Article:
Filipinos give thumbs up to Duterte’s ‘excellent’ drugs war: poll

Alleged dealers stand next to drug paraphernalia confiscated during a police operation conducted in Manila in this March 15, 2018 file photo. (AFP)
Updated 23 September 2019

Filipinos give thumbs up to Duterte’s ‘excellent’ drugs war: poll

  • Survey: around 82 percent satisfied due to a perception of less drugs and crime in the country
  • ‘If it’s true that there are human rights violations then the people of this country will rise against this administration’

MANILA: Philippine citizens are overwhelmingly satisfied with President Rodrigo Duterte’s bloody war on drugs, a survey showed, giving a boost to a government outraged by an international push to investigate allegations of systematic murders by police.
The quarterly poll of 1,200 Filipinos by Social Weather Stations returned a rating of “excellent” for Duterte’s three-year campaign, with 82 percent satisfied due to a perception of less drugs and crime in the country.
That compared to 12 percent dissatisfied, because they believed the drug trade was still flourishing and there were too many killings and police abuses. The survey conducted by the independent pollster in late June had 6 percent undecided.
It was released two days after the leak of a presidential memo ordering departments and state-run firms to decline loans or aid from the 18 countries of the United Nations Human Rights Council (UNHRC) — among them Spain, Britain and Australia — that backed a resolution to investigate Duterte’s crackdown.
Police say they have killed more than 6,700 suspected drug dealers who all resisted arrest, and deny involvement in the mysterious murders of thousands more drug users.
Police reject allegations by human rights groups that they have executed targets, falsified reports and tampered with evidence and crime scenes.
Presidential spokesman, Salvador Panelo, said the poll showed that the international community had a warped understanding of what was happening.
“If it’s true that there are human rights violations then the people of this country will rise against this administration,” Panelo said on Monday.
“It’s not true that policemen just kill at will, they cannot do that,” he added.
The 47-member Council approved a resolution in July to compile a comprehensive report on the killings, which Manila’s foreign secretary said will not be permitted in the Philippines.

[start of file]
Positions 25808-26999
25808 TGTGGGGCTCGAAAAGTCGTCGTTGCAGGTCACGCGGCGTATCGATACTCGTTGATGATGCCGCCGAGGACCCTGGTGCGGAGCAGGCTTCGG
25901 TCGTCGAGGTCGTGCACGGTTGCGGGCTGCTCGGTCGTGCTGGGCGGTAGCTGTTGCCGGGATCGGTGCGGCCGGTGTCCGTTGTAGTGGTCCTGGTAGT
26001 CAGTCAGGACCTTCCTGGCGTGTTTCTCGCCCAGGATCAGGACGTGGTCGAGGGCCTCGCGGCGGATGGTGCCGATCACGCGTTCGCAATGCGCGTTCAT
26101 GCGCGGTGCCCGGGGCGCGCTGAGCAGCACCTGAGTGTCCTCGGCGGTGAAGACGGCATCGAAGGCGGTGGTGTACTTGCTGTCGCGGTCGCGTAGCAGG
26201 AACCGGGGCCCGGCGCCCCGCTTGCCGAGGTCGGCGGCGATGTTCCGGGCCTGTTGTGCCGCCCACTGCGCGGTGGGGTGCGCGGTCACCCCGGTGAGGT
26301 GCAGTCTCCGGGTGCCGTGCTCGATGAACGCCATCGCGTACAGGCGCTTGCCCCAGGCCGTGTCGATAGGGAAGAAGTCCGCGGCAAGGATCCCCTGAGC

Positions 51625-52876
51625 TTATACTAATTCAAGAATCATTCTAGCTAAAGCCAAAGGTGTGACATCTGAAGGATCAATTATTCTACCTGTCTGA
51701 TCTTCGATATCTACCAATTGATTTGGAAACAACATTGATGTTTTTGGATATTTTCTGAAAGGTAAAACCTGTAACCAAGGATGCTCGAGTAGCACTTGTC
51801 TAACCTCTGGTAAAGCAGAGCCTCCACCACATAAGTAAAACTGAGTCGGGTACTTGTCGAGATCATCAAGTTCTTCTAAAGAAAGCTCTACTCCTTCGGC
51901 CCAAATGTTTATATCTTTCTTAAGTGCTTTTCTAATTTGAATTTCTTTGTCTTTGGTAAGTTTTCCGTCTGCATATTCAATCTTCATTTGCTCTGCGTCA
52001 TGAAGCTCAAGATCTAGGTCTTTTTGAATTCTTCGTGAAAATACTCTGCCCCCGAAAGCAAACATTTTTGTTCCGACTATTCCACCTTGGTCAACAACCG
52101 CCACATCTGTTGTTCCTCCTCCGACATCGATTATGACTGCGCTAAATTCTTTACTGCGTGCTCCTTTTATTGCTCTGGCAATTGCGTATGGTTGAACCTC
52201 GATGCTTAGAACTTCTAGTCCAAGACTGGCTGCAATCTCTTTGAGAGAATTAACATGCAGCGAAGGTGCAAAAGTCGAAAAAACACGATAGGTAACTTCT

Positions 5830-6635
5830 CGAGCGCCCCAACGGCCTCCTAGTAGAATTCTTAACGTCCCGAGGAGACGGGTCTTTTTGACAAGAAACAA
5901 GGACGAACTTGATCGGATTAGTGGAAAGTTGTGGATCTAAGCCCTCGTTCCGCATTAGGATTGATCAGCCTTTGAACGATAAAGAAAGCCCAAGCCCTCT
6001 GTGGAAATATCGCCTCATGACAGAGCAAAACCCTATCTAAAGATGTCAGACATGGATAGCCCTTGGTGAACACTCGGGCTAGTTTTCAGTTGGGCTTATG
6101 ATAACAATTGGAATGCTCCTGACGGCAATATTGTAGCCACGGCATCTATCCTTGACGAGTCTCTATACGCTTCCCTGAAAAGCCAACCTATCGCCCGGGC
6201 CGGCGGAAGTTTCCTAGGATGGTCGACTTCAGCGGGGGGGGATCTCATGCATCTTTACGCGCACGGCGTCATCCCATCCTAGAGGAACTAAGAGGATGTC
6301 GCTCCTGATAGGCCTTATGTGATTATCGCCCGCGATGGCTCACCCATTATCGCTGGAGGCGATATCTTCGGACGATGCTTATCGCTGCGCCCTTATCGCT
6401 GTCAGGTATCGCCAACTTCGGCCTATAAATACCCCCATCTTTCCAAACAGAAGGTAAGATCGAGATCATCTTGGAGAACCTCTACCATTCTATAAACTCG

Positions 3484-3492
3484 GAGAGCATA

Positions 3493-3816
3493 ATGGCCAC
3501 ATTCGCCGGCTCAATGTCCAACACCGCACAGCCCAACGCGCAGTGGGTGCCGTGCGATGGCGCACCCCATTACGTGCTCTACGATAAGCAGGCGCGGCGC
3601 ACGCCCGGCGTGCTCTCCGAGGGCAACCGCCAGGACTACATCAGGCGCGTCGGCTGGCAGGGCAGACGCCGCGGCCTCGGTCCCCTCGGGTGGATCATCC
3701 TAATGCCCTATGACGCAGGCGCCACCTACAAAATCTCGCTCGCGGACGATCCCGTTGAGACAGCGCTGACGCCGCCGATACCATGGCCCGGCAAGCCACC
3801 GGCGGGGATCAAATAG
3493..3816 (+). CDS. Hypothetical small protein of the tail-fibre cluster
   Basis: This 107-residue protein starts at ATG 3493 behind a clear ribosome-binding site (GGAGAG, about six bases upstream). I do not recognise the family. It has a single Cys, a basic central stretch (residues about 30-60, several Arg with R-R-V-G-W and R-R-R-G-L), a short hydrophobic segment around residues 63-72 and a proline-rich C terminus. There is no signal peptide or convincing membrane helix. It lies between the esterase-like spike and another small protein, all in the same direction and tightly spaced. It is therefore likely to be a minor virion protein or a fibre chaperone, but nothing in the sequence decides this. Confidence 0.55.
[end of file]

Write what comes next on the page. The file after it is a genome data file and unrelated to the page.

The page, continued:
Panelo said domestic investigations had been undertaken already, and the UN resolution was “not only unfair, it’s an insult.”
The International Criminal Court has since last year been conducting a preliminary examination to determine if there are grounds to investigate Duterte. He has responded by canceling the Philippines membership of the court.
Phil Robertson, deputy Asia director of Human Rights Watch, said domestic surveys showing support for Duterte and his campaign were exactly why an international probe was needed.
“It’s ridiculous to say there is any sort of serious national investigation into these crimes. It’s laughable,” he told news channel ANC.
“We have total impunity that continues to surround those who are involved in this,” he added.


France’s yellow vests stage new protests for anniversary

Updated 30 min 54 sec ago

France’s yellow vests stage new protests for anniversary

  • Fresh protests were held across France to mark the birth last year for the movement
  • Authorities said about 28,000 people marched across France on Saturday, including 4,700 in Paris

PARIS: Yellow vest activists are staging fresh protests across France to mark the birth last year of their movement for economic justice, a day after scuffles between Paris police and activists marred the anniversary.
Interior minister Christophe Castaner deplored Saturday’s violence on CNews television. He said Paris police had detained 173 people.
Authorities said about 28,000 people marched across France on Saturday, including 4,700 in Paris. Yellow vest activists said there were 44,000.
On Sunday, dozens of protesters briefly gathered under the dome of Paris’ Galeries Lafayette store to denounce consumer culture.
On Nov. 17, 2018, hundreds of thousands of people blocked traffic around the country to protest a fuel tax hike. The sometimes-violent protests have increasingly vented anger at President Emmanuel Macron’s policies, who is seen as favoring the rich.